One of the most commonly asked questions we get in the Abbey House Gardens at this time of year is about our Spartan apple tree, one of the 180 different types of fruit that we have in our colonnade. The apples from a distance look totally red and can in some cases be mistaken for plums pre to a closer inspection.
Even more intriguing for our visitors is the collection of fibre glass rods that populate the Spartan apple tree. The sculptural art installation was the creative result of a few days work by American born sculptor Joan Edlis and represents linear lines contrasting against the organic shapes of the spartan apple tree. Its been housed in the gardens for a few years now. The rods are originally designed to hold wind socks in air fields but in the gardens the act as a great focal point in the distance to draw our visitors around to the rear of the fruit colonnade.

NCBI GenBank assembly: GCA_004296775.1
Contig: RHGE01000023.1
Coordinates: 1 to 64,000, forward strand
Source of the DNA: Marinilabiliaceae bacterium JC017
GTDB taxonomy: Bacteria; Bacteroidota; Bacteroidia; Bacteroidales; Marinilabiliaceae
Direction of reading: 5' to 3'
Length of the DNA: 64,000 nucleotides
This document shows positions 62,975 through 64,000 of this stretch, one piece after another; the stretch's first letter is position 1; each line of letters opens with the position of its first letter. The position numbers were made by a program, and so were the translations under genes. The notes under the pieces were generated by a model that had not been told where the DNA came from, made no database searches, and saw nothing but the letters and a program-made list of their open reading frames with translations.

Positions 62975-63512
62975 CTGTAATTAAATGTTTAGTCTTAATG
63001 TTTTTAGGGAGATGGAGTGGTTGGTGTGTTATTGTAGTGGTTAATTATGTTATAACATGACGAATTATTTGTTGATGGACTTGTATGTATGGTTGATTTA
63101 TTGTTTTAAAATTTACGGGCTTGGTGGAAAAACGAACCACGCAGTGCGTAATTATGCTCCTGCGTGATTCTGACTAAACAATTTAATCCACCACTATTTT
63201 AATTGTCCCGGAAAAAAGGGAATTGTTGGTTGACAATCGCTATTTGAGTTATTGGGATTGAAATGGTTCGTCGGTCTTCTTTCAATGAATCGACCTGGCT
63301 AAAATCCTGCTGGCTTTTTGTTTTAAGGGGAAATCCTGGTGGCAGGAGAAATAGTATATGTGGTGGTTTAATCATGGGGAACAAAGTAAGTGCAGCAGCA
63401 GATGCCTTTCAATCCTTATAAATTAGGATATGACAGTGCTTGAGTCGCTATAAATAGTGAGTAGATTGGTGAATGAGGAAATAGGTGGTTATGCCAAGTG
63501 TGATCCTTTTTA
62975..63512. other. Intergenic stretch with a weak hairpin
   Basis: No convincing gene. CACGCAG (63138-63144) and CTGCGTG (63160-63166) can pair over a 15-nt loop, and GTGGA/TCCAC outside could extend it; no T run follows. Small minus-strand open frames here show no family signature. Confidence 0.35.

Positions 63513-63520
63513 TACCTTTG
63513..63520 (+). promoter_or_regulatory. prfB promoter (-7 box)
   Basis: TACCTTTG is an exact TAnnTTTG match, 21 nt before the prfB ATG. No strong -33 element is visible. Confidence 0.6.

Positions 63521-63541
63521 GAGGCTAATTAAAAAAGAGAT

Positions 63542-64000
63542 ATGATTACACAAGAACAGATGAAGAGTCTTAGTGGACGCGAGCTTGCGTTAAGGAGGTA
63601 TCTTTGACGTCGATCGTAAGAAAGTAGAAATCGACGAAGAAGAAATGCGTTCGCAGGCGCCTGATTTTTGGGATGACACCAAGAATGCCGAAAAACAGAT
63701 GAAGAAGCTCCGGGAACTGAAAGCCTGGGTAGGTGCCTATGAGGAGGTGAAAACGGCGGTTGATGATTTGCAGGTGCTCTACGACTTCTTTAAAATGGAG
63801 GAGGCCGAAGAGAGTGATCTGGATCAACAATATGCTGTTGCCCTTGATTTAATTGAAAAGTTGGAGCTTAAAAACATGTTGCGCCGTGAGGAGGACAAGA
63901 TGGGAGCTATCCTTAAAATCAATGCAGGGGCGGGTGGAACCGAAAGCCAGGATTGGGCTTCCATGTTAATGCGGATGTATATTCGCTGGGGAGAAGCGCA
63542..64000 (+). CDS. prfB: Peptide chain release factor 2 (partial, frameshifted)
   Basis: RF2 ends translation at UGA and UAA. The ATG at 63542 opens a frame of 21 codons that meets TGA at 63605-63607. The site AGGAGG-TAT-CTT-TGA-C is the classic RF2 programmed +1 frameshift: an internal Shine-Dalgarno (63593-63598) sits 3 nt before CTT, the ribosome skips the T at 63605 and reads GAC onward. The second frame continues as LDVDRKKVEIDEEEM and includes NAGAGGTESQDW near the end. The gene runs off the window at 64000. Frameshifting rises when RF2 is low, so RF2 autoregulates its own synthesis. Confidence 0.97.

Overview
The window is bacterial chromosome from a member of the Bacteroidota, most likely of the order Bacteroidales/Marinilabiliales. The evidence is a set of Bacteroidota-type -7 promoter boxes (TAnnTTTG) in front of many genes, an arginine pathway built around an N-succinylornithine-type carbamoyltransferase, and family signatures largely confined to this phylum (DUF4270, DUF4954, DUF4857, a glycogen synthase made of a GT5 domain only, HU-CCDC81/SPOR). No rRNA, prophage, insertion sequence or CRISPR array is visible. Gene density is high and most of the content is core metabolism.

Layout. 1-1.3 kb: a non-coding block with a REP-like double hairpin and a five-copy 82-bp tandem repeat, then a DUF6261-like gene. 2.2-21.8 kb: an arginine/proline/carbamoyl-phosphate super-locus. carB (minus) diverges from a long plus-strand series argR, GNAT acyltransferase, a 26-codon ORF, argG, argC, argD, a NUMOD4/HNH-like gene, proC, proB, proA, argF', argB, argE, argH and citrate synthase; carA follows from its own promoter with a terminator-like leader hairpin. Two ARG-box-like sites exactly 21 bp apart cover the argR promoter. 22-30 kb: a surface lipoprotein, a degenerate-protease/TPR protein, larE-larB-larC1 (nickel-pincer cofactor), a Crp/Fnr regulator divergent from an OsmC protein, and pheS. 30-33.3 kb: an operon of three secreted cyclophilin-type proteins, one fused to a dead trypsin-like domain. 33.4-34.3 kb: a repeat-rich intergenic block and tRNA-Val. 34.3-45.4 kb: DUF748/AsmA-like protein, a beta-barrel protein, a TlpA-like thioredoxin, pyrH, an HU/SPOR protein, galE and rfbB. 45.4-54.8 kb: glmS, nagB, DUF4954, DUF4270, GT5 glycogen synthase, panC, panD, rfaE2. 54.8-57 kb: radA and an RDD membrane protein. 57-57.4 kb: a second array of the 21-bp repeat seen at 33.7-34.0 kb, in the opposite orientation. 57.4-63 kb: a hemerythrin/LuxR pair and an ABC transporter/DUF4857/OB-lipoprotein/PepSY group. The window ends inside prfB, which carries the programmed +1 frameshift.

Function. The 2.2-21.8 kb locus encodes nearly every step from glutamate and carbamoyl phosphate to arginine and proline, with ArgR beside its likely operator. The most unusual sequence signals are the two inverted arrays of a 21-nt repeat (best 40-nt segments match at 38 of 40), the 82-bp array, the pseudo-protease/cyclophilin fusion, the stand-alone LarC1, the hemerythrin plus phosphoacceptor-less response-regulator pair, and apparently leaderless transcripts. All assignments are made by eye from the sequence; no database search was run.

The spartan apple is most notable as its the first apple to be produced from a formal scientific breeding program. The apple was supposed to be a cross between the North American varieties, the McIntosh and the Newton Pippin, but recently, it was discovered through genetic and scientific analysis that it didnt have the Newton Pippin as one of the parents and its identity remains a mystery. The spartan is considered a good all purpose apple for eating and cooking, straight off the tree.